The Sacrifice

In a mad rush to finish my shopping this year I kept getting this feeling I was missing something. I didn’t have the same zeal to buy things this year. I kept stalling. Usually I shop all year through. Gathering gifts I know will be thoughtful. This year I didn’t plan, I didn’t take the time. Then I read this story and my heart resonated with its words.

As I was being asked what I wanted for Christmas I kept saying sincerely, “You know what? I am good. I don’t really need or want anything this year.” The statement was met with stares and protests. This year has been about simplifying. I was getting rid of stuff, not adding. I was donating, not dragging things home.

I pray you touched by this blog as much as I was! Click Here to read.

Published in: on December 8, 2011 at 4:19 pm  Comments (4)  

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4 CommentsLeave a comment

  1. You’re right! That’s totally inspiring.

    By the way, we had a discussion in an earlier post about playing on Christmas or having it with family. I decided to do both. The reason is that as I thought about it and talked with my 7 yo, the nagging truth came home that this holiday isn’t about us but celebrating Jesus coming to earth. What decided me is this: What am I telling Jesse (my son) by my actions? Non-verbal communication is far more affective than words so if I want him to practice Christ as number one in his life, I have to show him how.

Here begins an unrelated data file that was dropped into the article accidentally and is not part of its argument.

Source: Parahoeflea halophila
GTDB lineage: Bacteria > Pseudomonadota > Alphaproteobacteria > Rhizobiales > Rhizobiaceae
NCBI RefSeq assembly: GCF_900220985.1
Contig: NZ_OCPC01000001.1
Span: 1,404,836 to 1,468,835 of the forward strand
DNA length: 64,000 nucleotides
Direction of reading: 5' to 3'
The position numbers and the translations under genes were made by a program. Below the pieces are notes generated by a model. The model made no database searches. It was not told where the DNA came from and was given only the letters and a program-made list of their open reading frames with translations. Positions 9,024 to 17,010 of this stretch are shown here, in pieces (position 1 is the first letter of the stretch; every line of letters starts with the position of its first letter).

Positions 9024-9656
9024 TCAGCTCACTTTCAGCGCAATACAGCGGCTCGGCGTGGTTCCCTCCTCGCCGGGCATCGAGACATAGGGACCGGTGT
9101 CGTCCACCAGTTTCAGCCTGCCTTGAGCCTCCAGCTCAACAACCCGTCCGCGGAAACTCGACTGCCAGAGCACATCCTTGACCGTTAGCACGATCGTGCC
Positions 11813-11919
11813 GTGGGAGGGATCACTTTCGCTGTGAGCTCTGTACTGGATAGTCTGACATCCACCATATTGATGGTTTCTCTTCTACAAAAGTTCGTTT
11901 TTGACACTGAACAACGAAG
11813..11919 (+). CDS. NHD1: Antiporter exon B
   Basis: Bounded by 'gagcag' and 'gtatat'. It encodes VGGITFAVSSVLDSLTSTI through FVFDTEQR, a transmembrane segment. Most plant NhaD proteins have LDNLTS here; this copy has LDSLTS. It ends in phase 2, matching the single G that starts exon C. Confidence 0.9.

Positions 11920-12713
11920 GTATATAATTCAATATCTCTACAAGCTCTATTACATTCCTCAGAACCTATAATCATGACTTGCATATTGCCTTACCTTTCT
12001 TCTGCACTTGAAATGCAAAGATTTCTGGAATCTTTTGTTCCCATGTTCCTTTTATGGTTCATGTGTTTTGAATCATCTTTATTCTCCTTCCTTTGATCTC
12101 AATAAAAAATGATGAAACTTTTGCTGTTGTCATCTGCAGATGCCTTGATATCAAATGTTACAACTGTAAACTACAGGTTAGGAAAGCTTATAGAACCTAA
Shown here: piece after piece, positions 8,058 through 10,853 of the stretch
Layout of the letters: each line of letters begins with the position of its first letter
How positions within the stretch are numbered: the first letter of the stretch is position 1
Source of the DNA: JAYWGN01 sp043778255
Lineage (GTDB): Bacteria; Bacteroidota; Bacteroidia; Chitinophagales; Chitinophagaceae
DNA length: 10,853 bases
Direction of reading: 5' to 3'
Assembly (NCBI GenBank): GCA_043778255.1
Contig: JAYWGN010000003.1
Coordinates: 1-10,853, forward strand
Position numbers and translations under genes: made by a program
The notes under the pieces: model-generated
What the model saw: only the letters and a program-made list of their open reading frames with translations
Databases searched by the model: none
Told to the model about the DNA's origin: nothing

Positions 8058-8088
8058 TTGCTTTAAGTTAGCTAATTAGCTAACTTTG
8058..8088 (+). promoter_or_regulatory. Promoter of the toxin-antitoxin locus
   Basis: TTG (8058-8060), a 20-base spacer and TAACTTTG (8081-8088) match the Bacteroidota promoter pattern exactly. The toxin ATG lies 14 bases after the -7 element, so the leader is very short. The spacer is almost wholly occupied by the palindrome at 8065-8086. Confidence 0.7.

So we’re playing the Christmas program and then coming home to open presents…although he did threaten to get up in the middle of the night and make us do it then…(I think he’s getting some Sleepy time tea the night before)

    • Wow Jon! Either way, I respected your decision. These are tough calls to make for staff I know that for sure! I vote for Jesse getting to open presents early. What kid has that kind of willpower to wait until after? YIKES but then what kid wants to open a gift and leave it to go to church? Agonizing decisions. Do you think this is what moms are talking about when they say, “One day you’ll see how hard it is to be a parent.”

      • I think as long as he gets to open one present he’ll be fine. I’ll save the really cool one or two for after church so he isn’t sad during the service. 😉

  2. That’s how my husband and I feel about Christmas. For others, it may sound like we don’t like giving away Christmas presents (and that we’re cheap) but it’s not about the literal meaning, it’s about Him. We focus on this specific ‘holiday’ to give to others when it should be a 365 day task.


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